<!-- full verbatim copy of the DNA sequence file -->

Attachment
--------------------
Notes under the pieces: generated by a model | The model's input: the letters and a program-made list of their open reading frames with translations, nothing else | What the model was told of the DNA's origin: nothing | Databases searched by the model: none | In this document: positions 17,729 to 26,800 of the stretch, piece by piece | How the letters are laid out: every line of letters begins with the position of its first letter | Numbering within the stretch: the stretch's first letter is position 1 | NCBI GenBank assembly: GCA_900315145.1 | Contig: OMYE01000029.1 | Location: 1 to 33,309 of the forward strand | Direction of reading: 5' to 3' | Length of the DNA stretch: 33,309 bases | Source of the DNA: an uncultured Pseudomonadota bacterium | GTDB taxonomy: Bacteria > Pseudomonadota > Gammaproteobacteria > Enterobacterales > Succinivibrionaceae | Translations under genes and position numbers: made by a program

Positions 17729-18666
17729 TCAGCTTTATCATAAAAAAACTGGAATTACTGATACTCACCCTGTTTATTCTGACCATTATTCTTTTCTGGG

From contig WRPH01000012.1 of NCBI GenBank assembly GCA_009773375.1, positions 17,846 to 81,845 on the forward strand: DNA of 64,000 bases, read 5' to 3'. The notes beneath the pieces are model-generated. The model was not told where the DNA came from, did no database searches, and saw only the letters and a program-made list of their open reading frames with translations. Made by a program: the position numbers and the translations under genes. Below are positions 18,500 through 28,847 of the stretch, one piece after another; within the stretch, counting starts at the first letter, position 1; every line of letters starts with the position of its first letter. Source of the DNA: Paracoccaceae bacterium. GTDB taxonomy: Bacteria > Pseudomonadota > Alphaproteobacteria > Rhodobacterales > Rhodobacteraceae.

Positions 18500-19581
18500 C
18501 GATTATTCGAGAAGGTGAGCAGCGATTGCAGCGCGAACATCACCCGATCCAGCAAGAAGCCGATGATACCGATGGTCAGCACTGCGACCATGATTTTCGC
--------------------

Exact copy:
Notes under the pieces: generated by a model | The model's input: the letters and a program-made list of their open reading frames with translations, nothing else | What the model was told of the DNA's origin: nothing | Databases searched by the model: none | In this document: positions 17,729 to 26,800 of the stretch, piece by piece | How the letters are laid out: every line of letters begins with the position of its first letter | Numbering within the stretch: the stretch's first letter is position 1 | NCBI GenBank assembly: GCA_900315145.1 | Contig: OMYE01000029.1 | Location: 1 to 33,309 of the forward strand | Direction of reading: 5' to 3' | Length of the DNA stretch: 33,309 bases | Source of the DNA: an uncultured Pseudomonadota bacterium | GTDB taxonomy: Bacteria > Pseudomonadota > Gammaproteobacteria > Enterobacterales > Succinivibrionaceae | Translations under genes and position numbers: made by a program

Positions 17729-18666
17729 TCAGCTTTATCATAAAAAAACTGGAATTACTGATACTCACCCTGTTTATTCTGACCATTATTCTTTTCTGGG

From contig WRPH01000012.1 of NCBI GenBank assembly GCA_009773375.1, positions 17,846 to 81,845 on the forward strand: DNA of 64,000 bases, read 5' to 3'. The notes beneath the pieces are model-generated. The model was not told where the DNA came from, did no database searches, and saw only the letters and a program-made list of their open reading frames with translations. Made by a program: the position numbers and the translations under genes. Below are positions 18,500 through 28,847 of the stretch, one piece after another; within the stretch, counting starts at the first letter, position 1; every line of letters starts with the position of its first letter. Source of the DNA: Paracoccaceae bacterium. GTDB taxonomy: Bacteria > Pseudomonadota > Alphaproteobacteria > Rhodobacterales > Rhodobacteraceae.

Positions 18500-19581
18500 C
18501 GATTATTCGAGAAGGTGAGCAGCGATTGCAGCGCGAACATCACCCGATCCAGCAAGAAGCCGATGATACCGATGGTCAGCACTGCGACCATGATTTTCGC